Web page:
Neuroanaesthesia and Coexisting Psychiatric Problems

  • Kiran Jangra
  • Navneh Samagh


Psychiatric illnesses are on the rise throughout the globe mainly due to enhanced awareness and advanced diagnostic modalities [1]. The actual prevalence is also rising due to the changing environmental factors including increasing population, lesser number of jobs, increasing competition at every step, declining moral and ethical values, job stress, altered lifestyles, lesser time available for self-care, etc. [2]. In India, the reported incidence of psychiatric disorders is much lower than the actual incidence of these diseases [3–6]. Unlike the other central nervous system (CNS) disorders, there are no anatomical defects, but there are only functional imbalances between different areas of the brain. In neurosurgical patients, the organic diseases can manifest as psychiatric disorder [7–9]. Most commonly recognised pathway leading to psychiatric disorders is deficiencies of major neurotransmitters of the brain including dopamine, norepinephrine and serotonin [10]. The pharmacological target for treatment of psychiatric illnesses is to increase the concentration of these neurotransmitters at effect site by either inhibiting the metabolism or reducing the reuptake at nerve ending. These psychotropic medications are associated with serious side effects and drug interactions [11].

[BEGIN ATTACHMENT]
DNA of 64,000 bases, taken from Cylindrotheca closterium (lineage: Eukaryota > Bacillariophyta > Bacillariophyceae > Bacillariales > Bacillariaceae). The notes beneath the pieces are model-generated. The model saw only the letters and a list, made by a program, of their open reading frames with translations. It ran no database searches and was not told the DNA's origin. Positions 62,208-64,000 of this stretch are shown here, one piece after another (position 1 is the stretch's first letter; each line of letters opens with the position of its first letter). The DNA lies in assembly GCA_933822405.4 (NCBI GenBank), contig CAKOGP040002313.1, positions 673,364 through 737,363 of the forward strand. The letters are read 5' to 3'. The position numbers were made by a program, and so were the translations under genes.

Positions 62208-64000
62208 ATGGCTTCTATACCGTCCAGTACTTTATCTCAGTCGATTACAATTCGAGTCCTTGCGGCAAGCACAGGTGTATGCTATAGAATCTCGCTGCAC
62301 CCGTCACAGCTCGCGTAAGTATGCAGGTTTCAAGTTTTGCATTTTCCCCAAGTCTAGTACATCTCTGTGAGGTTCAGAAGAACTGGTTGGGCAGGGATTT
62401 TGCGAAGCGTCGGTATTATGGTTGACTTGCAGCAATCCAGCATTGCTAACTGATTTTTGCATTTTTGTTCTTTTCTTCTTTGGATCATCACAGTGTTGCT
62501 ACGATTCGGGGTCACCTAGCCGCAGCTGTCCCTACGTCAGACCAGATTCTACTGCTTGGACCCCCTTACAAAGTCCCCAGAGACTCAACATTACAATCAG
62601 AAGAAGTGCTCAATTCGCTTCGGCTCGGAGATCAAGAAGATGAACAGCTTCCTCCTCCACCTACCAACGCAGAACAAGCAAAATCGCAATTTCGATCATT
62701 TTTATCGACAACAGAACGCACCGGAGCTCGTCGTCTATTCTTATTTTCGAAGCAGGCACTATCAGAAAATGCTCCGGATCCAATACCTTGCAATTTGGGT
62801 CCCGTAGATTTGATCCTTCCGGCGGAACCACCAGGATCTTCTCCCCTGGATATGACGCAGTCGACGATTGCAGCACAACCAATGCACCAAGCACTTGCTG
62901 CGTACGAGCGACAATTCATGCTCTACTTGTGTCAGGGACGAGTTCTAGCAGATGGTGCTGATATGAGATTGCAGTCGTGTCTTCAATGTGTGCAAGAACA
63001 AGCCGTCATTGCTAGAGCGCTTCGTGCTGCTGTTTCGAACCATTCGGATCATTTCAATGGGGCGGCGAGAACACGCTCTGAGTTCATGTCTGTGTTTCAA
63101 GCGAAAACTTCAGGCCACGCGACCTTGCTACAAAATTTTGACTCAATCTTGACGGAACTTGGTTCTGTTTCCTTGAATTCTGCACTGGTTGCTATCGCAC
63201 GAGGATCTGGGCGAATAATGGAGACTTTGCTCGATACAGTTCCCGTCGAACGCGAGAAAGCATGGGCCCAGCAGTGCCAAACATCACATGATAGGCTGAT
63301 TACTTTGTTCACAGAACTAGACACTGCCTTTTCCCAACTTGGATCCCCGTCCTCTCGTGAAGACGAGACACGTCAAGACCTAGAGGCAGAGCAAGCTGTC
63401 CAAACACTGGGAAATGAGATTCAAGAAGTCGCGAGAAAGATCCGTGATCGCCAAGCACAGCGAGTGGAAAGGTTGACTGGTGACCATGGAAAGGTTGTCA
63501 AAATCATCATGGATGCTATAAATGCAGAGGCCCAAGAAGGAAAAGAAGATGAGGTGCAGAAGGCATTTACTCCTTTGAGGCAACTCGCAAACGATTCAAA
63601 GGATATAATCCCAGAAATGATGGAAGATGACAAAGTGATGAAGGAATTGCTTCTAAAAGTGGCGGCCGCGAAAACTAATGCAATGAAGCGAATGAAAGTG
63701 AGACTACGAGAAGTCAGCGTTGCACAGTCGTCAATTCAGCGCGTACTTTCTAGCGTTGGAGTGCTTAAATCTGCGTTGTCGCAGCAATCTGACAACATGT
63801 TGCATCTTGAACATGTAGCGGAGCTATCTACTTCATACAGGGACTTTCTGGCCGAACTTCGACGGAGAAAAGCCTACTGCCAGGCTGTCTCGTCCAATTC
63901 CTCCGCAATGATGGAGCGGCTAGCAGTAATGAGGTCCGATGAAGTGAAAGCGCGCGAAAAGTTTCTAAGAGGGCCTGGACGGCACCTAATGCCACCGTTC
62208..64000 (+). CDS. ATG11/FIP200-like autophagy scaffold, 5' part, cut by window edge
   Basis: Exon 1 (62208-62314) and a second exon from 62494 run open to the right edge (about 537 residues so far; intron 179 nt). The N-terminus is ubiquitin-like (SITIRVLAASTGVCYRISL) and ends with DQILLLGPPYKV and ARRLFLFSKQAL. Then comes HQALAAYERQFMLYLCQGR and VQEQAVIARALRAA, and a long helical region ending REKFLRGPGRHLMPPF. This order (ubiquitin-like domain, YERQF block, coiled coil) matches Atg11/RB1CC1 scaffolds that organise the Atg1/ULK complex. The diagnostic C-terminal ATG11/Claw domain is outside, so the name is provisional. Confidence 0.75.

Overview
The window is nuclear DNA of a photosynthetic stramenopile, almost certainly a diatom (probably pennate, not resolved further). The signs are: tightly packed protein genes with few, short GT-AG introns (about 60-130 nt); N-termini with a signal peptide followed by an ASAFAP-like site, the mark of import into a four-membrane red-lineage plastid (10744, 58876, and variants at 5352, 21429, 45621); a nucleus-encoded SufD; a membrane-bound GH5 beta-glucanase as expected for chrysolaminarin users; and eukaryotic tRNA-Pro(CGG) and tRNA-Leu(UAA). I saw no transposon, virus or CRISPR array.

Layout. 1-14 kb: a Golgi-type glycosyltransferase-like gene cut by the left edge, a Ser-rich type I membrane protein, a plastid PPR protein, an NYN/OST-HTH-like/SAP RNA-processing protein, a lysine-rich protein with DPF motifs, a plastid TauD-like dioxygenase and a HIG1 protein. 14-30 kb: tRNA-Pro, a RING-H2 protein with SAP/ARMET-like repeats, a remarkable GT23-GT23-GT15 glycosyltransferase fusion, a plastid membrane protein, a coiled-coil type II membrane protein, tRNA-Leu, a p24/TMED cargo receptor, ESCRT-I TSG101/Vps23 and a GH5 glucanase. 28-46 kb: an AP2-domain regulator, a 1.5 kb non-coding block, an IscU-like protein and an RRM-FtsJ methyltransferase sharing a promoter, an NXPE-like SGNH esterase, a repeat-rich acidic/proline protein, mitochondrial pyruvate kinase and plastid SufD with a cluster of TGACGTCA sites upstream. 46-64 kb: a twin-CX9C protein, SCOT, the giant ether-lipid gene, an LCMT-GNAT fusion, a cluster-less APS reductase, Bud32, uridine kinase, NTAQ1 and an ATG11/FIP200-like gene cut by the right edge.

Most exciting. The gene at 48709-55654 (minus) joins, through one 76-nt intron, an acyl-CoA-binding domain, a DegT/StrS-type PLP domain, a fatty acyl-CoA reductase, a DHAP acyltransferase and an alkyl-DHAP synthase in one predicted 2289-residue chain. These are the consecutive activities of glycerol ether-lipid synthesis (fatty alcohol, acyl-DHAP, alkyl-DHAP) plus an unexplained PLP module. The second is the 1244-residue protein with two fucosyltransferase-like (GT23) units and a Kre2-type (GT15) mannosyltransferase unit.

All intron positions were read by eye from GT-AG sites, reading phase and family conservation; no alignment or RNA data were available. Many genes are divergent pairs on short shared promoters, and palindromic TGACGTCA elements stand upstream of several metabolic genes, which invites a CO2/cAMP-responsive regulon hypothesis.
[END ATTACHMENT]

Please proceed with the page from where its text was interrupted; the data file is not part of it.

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Copyright information

© Springer Nature Singapore Pte Ltd. 2019

Authors and Affiliations

  • Kiran Jangra
    • 1
  • Navneh Samagh
    • 2
  1. 1.Department of Anaesthesia and Intensive CarePGIMERChandigarhIndia
  2. 2.Adesh Institute of Medical Sciences and ResearchBhatindaIndia

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